“I can’t control how they’ll read or interpret my email…” True, but you can do more than you think. We just need to lead those in our care with clear, effective messaging. When we remember that marketing isn’t about you, we’re able to use their words, their language, and do a lot to ensure our messages are understood.
“I can’t control whether or not they’ll move forward with us…” True, but you can do more than you think. We just need to know where they want to move forward to. If you’re pushing where you want them to more forward to, you’re fighting a losing battle. If you’re leading them to move forward to where they want to go, well done, fiduciary.
“I can’t control what they think…” True, but you can do more than you think. We just need to know what they’re looking for and how they want to find it. Theatre directors, opera composers and authors have had this ability for centuries. You have no lesser access to the ability to guide your choice of market toward good decisions than anyone else.
It’s liberating to ponder that which we usually consider to be impossible…
…then arrive with the realization that we can do far more than we think.
November 08, 2019 Daily Post
Sometimes, “doing things my way” is a recipe for ignorance, arrogance, and marginalization.
Other times, it’s the best way available:
If you’re experienced in this area and a client wants to go another direction, you need to share your way. They get to choose whether or not to listen. You get to choose what you’ll do in response to that. But it’s your responsibility to share your way, if your way is effective and their idea will lead them astray, it’s your moral duty to share your way as articulately and clearly as you can.
If you’re not experienced in this area, things are different. Your way is not the best way and it’s your job to recognize that. It’s when you do things your way in this scenario that dilutes the permission you seek in the times you genuinely know the way. Doing things your way here makes you “the boy who cried wolf”. If you don’t know what success looks like in this scenario, it’s your moral duty to reveal this truth. Doing so paves the way for when we should do things your way.
We want to do things your way if it leads to success. Do you know when that is? Will you equip us with the ability to hear you when it counts?
November 07, 2019 Daily Post
Winning and Losing aren’t so different, when it comes to our important work or our life journey:
We need to learn how to win. Winning fuels the growth of our work and ourselves. It fuels and powers ‘what comes next’. It encourages us to try even harder, to reach the next level. And it teaches us about what’s really important, about the things that will fulfill and sustain us that are more important than the win.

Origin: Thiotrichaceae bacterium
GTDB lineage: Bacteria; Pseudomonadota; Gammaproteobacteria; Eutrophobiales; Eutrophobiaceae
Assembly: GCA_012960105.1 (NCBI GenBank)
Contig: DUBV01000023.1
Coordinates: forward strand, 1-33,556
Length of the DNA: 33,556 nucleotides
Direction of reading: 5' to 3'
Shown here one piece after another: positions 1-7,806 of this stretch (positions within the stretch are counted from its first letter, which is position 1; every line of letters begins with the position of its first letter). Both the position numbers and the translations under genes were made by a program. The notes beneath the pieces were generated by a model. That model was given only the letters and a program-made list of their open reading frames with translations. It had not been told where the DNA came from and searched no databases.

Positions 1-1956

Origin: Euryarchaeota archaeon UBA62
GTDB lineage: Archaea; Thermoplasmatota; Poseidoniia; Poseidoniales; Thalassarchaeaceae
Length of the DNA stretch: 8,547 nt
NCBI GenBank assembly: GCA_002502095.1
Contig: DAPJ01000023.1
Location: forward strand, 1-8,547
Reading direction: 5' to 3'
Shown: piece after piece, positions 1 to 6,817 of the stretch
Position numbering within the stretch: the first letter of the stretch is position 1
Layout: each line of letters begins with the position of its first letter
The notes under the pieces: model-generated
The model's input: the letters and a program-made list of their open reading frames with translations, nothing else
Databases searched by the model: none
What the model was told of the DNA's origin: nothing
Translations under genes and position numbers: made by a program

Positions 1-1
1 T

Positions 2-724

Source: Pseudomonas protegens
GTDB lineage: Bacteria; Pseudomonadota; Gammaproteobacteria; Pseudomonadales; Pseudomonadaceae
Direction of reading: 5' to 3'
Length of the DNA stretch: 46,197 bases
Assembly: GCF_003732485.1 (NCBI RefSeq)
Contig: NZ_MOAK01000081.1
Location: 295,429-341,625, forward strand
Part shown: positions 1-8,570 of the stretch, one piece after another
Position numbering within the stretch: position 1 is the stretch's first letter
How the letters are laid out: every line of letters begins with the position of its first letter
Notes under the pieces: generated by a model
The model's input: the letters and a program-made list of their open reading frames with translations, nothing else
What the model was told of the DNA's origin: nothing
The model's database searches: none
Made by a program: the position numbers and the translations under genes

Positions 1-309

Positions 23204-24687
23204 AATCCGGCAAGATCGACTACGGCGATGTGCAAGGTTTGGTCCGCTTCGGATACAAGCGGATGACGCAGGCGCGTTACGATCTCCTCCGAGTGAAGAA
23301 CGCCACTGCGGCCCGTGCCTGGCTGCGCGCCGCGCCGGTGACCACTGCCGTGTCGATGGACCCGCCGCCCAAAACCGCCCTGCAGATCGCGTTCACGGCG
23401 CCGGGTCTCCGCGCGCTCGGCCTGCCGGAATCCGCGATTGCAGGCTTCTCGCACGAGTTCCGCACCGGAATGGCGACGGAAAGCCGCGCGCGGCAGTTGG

We need to learn how to lose. Losing also fuels the growth of our work and ourselves. It too fuels and powers ‘what comes next’. It too encourages us to try even harder, to reach the win. And it teaches us about what’s really important, about the things that will fulfill and sustain us that are more important than the loss.
We wouldn’t know success without loss, and we wouldn’t recognize loss without success. We need both, work that matters needs both.
And so, perhaps we shouldn’t chase ‘wins’ any more than we should chase ‘losses’. Instead, perhaps we should simply pursue doing things that matter, come what may.
November 06, 2019 Daily Post
Facebook’s getting some pretty rough press at the moment.
It’s certainly earned it.
How should we respond?
We may not love the platforms, how they’re governed, what they do with peoples data, or the effects they’re having on our society. But we don’t have to love it. When it comes to the marketplace and our important work, our affections should remain with those in our care. If we love lavishing upon and serving our audience, we’ll be where they are to support them on their way, ethically.
That may mean not deleting your Facebook account, but modeling a better way to socialize online, while equipping your audience with everything they need to get their problems solved.
What about the creepy tracking stuff?
We may not love tracking technology’s reputation, how it’s widely used or how it’s even capable of controlling elections. But we don’t have to love it. If our affections remain with those in our care, if we love lavishing upon and serving them, we’ll be where they are to support them on their way, ethically.
That may mean leveraging those technologies yourself, but while modeling a better way to use them. Atom bombs don’t make nuclear power plants that power millions of homes with electricity and warmth a bad idea.
We’ve a responsibility to model how things would like to be. We can do so by taking a stance and moving away from those we wish to serve, or we can do so by “leading up” and showing a better way.
November 05, 2019 Daily Post
What area of your important work needs to develop?
Speed? Reliability? Understanding? Let’s use understanding as an example in this post, since almost everyone’s product or service suffers here. Consider:
Every touch-point is an opportunity improve understanding. Every interaction and experience with you and your work, from the very first touch before an engagement ever begins, all the way through to how they give referrals as a happy client. What would you come up with were you to draw them all out in a long line and ask yourself, “What one thing can I do to this individual interaction with us that will improve their level of understanding?” If you have 100 touch-points, do you think you would come up with at least one simple ways to improve understanding each? I thought so, too. So far, we have 100 ways to make your product better.